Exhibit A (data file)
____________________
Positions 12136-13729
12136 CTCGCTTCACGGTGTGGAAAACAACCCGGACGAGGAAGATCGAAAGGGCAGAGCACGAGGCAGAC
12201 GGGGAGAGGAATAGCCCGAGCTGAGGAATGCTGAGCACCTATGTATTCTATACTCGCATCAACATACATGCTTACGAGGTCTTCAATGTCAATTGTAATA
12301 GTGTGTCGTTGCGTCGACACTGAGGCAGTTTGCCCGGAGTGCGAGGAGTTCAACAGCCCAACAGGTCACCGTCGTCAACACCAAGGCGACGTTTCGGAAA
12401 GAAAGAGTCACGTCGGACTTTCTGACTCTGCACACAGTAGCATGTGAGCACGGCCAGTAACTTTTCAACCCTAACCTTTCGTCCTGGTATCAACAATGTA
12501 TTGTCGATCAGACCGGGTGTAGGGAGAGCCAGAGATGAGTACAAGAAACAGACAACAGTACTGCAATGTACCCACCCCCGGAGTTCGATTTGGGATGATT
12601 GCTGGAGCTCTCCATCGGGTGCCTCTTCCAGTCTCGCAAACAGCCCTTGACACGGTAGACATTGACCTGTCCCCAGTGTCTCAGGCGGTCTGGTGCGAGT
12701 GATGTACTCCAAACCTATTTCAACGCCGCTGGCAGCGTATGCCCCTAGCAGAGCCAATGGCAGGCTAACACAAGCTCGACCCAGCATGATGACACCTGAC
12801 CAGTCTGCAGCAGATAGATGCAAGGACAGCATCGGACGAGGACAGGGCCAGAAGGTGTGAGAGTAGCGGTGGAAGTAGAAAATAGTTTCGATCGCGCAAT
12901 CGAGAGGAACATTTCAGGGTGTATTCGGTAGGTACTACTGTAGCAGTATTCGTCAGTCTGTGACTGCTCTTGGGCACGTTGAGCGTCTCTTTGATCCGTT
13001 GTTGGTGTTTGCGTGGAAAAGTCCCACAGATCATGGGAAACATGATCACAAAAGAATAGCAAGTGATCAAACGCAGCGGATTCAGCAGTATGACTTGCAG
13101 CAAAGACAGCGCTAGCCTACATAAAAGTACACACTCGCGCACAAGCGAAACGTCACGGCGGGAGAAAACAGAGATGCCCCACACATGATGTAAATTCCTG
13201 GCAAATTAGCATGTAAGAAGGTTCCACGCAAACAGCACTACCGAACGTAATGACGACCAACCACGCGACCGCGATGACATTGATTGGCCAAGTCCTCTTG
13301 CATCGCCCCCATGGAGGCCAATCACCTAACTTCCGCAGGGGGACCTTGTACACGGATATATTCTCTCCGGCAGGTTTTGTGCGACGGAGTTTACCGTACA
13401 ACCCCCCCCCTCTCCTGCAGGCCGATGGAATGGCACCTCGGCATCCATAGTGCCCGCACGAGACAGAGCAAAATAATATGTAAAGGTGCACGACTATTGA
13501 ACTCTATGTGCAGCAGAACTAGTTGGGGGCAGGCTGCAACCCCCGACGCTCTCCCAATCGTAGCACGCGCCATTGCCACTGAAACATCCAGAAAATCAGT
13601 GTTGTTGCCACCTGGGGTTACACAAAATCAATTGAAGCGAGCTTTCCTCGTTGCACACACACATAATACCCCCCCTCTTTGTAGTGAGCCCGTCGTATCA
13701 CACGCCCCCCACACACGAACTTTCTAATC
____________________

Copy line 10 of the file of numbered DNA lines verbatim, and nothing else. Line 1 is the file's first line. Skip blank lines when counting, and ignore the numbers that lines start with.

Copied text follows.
12901 CGAGAGGAACATTTCAGGGTGTATTCGGTAGGTACTACTGTAGCAGTATTCGTCAGTCTGTGACTGCTCTTGGGCACGTTGAGCGTCTCTTTGATCCGTT